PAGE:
Collection of essays edited by former U of O prof, features campus contributors
On Thursday, Feb. 28 the University of Ottawa’s Department of English celebrated the launch of a new critical anthology on the geography and places of children’s literature.
The collection of essays focuses on children’s literature, a major discipline in literature studies, and the places that authors create for their stories. As editor Aida Hudson, who lectured at the U of O for thirty-one years, put it, who can imagine Harry Potter without Hogwarts or Anne without Green Gables? The importance of place is hard to overstate.
“It’s a collection of essays and reflections on the ‘where’ in children’s literature,” said Hudson. “It’s about imaginative geography, how it’s imaged, how it defines character and action.”
“It’s about place in fiction. When you read you forget that you’re reading, you see where the characters are, the world they move in, the place they are at … the place actually affects them,” said Hudson. “I always thought that literature is another kind of painting, painting images, places … words are there to paint worlds for us.”
In addition to being edited by a former U of O faculty member, one professor and a PhD candidate also contributed essays to the book. Alan West, a part-time English professor, wrote about the natural environment of The Wind in the Willows and PhD candidate Cory Sampson explored the quasi-British Empire undertones of Philip Pullman’s The Golden Compass along with parallels to Canada’s residential schools.
Children’s literature may seem straightforward, being geared towards a young audience, but the subject is a large field with its own dedicated experts. For instance, Hudson said of West that nobody has figured out The Wind and the Willows as well as he has. The U of O offers several courses on children’s literature.
“(Children) are a harder audience to write for, because unless it’s really interesting they sign off,” said Hudson.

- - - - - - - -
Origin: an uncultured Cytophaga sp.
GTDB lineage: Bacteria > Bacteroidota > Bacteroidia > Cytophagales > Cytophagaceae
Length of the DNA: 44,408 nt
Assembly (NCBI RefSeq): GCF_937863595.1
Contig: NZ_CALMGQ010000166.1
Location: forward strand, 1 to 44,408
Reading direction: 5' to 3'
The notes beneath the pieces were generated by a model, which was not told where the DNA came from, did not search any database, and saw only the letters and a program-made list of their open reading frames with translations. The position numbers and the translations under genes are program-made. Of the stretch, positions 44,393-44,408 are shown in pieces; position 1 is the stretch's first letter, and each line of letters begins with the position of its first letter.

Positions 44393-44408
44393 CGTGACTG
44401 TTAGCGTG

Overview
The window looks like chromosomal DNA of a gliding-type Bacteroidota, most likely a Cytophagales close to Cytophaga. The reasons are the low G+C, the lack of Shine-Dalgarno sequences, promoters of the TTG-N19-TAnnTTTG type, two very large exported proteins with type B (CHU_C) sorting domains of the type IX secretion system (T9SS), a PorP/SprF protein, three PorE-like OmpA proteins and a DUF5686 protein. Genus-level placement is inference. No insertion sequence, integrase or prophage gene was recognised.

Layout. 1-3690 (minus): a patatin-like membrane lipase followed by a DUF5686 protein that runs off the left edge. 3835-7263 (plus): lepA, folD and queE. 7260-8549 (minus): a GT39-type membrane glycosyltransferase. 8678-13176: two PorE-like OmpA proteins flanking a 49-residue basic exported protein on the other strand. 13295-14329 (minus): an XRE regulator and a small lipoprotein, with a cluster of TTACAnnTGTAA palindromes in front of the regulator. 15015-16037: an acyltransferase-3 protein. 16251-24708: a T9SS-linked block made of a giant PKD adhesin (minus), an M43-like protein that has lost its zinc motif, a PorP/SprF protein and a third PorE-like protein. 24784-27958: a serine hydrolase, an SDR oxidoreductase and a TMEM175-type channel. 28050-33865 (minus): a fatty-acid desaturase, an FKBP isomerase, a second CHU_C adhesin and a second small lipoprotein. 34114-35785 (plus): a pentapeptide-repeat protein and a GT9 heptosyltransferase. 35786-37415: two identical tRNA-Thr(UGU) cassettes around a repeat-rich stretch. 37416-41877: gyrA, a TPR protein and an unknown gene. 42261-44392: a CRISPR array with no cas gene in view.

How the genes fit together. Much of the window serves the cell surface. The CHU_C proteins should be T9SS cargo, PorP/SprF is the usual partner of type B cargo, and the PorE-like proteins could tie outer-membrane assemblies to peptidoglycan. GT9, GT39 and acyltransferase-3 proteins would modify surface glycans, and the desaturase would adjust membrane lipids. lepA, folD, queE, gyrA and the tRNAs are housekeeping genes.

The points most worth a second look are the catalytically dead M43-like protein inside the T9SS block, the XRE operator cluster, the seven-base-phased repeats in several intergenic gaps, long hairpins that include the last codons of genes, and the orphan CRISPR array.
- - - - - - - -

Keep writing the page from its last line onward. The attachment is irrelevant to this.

The book of essays has a Canadian perspective but features contributors from around the globe—an international book with a Canadian context, as Hudson called it. Some essays bring an Indigenous worldview to children’s science fiction or analyze nature through a very Canadian lens, like West’s piece about the woods in which the Wind in the Willows animals live. As Hudson explained it, the “wild wood” to a British audience is safe and tame by Canadian standards.
The collection of essays came out of a conference hosted by Hudson on the topic of imagined geographies. The conference papers were collected, edited, and compiled into the new book, published by Wilfrid Laurier University Press.
The U of O had been supportive from the beginning, said Hudson, which is why she chose to host the launch here.
“What I did in this book is really very new, doing imaginative geography in children’s literature, there’s never been a book about it … so (the department) put their necks out,” said Hudson. “I wanted the U of O people to celebrate it because if I didn’t have their support financially and creatively this book wouldn’t have happened.”